Well, you don’t need screws for the most part. To build a gaming computer, it means to put together multiple components that are vital for a good gaming performance on a PC, and then add some more bells and whistles to achieve bragging rights.
You’ll find plenty of guides for building gaming computers. Intel has one, GameSpot has one, well actually the list of those sites that don’t have one will be smaller. And all those guides will give you a good gist.
So, what does it mean to “build” a gaming computer?
Just like how John Green wrote in his cosmically beautiful book on spacetime, “some infinities are bigger than others”, you need to know that some components in a gaming PC are more important than others.
Building a gaming PC is all about putting together multiple components. The more seasoned of us know our way around a rig so well that we don’t even need a stock case or cabinet to put these components and make them work together. But for the freshers, there are a few considerations:
- Not all RAMs work together, so go for bundles whenever in doubt.
- Your case should be as big as possible in case you don’t know whether the components will fit well or not.
- Always factor in power consumption – there’s no use picking the best components and not delivering enough voltage to them.
- All major components are installed on the motherboard, including the processor, RAM and the GPU.
Components you need to build a gaming PC
Here’s a list of the basic components you need to build a gaming computer (note that I’m listing the type of the component only, and that within each type, you have different models and makes depending on performance and price):
- GPU: It’s the graphics card, and is much bigger than any card you’ve seen. It’s called a card because back when computers were new, the integrated graphics chip wasn’t bigger than a WiFi card or sound card of today. Examples: Nvidia (sold through MSI, for example) 2080 Ti, AMD Radeon RX 5600 XT. Unless you want the God nobody asked for (RTX 3090) or its $2000 bigger brother, the 3090 Ti. At that point you are just wasting money and not gaming.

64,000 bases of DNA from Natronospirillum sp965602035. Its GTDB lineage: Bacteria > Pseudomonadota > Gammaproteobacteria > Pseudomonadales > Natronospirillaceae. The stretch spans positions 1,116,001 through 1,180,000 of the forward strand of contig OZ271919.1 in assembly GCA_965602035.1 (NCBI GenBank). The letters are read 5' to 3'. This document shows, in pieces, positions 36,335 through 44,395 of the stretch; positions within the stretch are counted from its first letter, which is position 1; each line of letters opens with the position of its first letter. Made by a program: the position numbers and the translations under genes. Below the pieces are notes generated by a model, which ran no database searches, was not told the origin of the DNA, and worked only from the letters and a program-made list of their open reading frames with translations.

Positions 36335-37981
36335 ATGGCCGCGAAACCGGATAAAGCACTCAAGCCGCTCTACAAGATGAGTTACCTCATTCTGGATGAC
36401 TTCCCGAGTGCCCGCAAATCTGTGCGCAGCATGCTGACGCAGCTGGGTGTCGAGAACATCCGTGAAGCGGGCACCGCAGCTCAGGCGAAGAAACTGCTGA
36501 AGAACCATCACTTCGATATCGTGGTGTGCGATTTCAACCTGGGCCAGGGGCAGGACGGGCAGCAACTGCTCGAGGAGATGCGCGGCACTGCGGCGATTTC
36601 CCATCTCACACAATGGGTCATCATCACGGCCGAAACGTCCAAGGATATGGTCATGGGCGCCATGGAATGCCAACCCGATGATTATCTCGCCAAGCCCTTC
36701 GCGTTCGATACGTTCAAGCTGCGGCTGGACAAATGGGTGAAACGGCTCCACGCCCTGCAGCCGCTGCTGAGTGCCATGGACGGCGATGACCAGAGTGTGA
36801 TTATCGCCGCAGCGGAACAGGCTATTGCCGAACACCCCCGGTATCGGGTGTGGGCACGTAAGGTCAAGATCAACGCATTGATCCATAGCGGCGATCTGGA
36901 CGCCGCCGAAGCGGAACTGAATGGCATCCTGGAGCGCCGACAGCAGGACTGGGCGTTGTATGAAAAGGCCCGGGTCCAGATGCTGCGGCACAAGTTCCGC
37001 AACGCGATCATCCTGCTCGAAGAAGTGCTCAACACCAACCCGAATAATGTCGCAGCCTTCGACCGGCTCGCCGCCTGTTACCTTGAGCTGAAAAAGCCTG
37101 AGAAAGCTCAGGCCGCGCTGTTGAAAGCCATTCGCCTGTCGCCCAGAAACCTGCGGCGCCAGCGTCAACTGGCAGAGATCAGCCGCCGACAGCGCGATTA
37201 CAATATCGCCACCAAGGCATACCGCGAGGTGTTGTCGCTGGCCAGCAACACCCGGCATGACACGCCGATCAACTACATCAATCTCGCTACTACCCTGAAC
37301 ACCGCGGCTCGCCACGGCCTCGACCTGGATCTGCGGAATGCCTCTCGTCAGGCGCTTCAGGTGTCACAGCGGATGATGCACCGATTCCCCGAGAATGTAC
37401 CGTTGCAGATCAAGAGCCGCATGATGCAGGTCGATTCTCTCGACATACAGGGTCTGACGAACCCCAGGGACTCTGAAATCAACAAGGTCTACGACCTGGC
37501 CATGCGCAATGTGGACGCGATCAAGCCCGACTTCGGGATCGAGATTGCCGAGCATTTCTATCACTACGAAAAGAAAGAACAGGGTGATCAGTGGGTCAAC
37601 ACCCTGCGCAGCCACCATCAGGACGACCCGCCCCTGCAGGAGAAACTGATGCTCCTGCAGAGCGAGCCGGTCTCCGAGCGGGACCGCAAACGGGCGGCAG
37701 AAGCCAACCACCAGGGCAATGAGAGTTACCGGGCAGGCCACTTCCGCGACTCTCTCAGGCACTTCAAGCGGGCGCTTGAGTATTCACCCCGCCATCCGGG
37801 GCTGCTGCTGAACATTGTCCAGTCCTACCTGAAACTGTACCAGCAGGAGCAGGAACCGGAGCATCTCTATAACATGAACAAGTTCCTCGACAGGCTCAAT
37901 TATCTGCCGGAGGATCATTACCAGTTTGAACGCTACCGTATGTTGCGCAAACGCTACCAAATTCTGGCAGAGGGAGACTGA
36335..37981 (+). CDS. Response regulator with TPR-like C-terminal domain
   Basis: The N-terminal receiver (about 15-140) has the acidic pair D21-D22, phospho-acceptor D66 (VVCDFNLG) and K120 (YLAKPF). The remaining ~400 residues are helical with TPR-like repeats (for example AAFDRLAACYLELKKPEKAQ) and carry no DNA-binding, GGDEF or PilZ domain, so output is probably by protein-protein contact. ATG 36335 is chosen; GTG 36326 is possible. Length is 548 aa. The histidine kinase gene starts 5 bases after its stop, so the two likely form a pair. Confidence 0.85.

- CPU: It’s the processor. The processor is very small and sits somewhere around the center of the motherboard. Examples: Intel Core i9-10980HK, AMD Ryzen Threadripper 3990X.
- Motherboard: The motherboard is a critical consideration. It should support the best components otherwise all those components sitting on top of each other cannot make a PC run. Example: Gigabyte Z390 Aorus Ultra.
- Disk: The disk is important both for storage as well as speed of your system. If you get an HDD, you’ll have slower boots and slower game loads (along with a bunch of other things) than an SSD, which are amazingly fast. Examples: 1TB Crucial NVMe PCIe M.2 SSD, Western Digital Caviar Black 1T Internal Hard Drive.
- RAM: It’s a stick. Motherboards usually have more than one slots for RAM sticks so that you can increase your RAM when your computer becomes slow. Examples: G.Skill Ripjaws V Series 32GB, Corsair Vengeance LPX 16GB.
- PSU: The power supply unit (you can also call it the SMPS, which is technically the name of the technology used in a PSU) is responsible for providing power to everything inside the case. It’s big, blocky, and heavy. Make it sit on the base and never go anywhere near it, it doesn’t like to be touched (no electrocution). Know how much power you’ll need and get a PSU accordingly. Usually you either need a 500-watt, a 600-watt, a 750-watt, or more. Example: EVGA SuperNOVA 750 G3.
- Case: The case is what holds it all together. Different cases have different charms. Some are meant to become rainbows with their transparent tampered glass bodies that enable your GPU and other components (including manually placed LEDs) to shoot RGB beams. Mostly they have designated places for all components. They come with at least one exhaust fan on the back panel and typically no CD or DVD writers prebuilt. Case size is important to make sure all components fit well. Example: Meshify C by Fractal Design.
What else do you need to build a gaming PC
In terms of additional hardware, a cooling system, additional fans, cable management stuff (lugs, terminals, cable ties – my favorite), surge protectors, and a UPS ought to cut it.
As for tools, besides a screwdriver you perhaps need a flashlight as some spots are tricky to see inside a case.
That’s pretty much it.
An operating system (Windows 10, unless you’re going to indulge in some Linux gaming) is important to actually see anything on the monitor. But it’s not hardware.
Make sure you put the monitor’s cable into the right slot. On many cases, it’s pretty common to accidentally plug your monitor to the motherboard’s HDMI/DisplayPort/DVI/VGA. Even if it works, it will give you motherboard/processor’s integrated display instead of the GPU’s display which sort of defeats the entire point of having a GPU.
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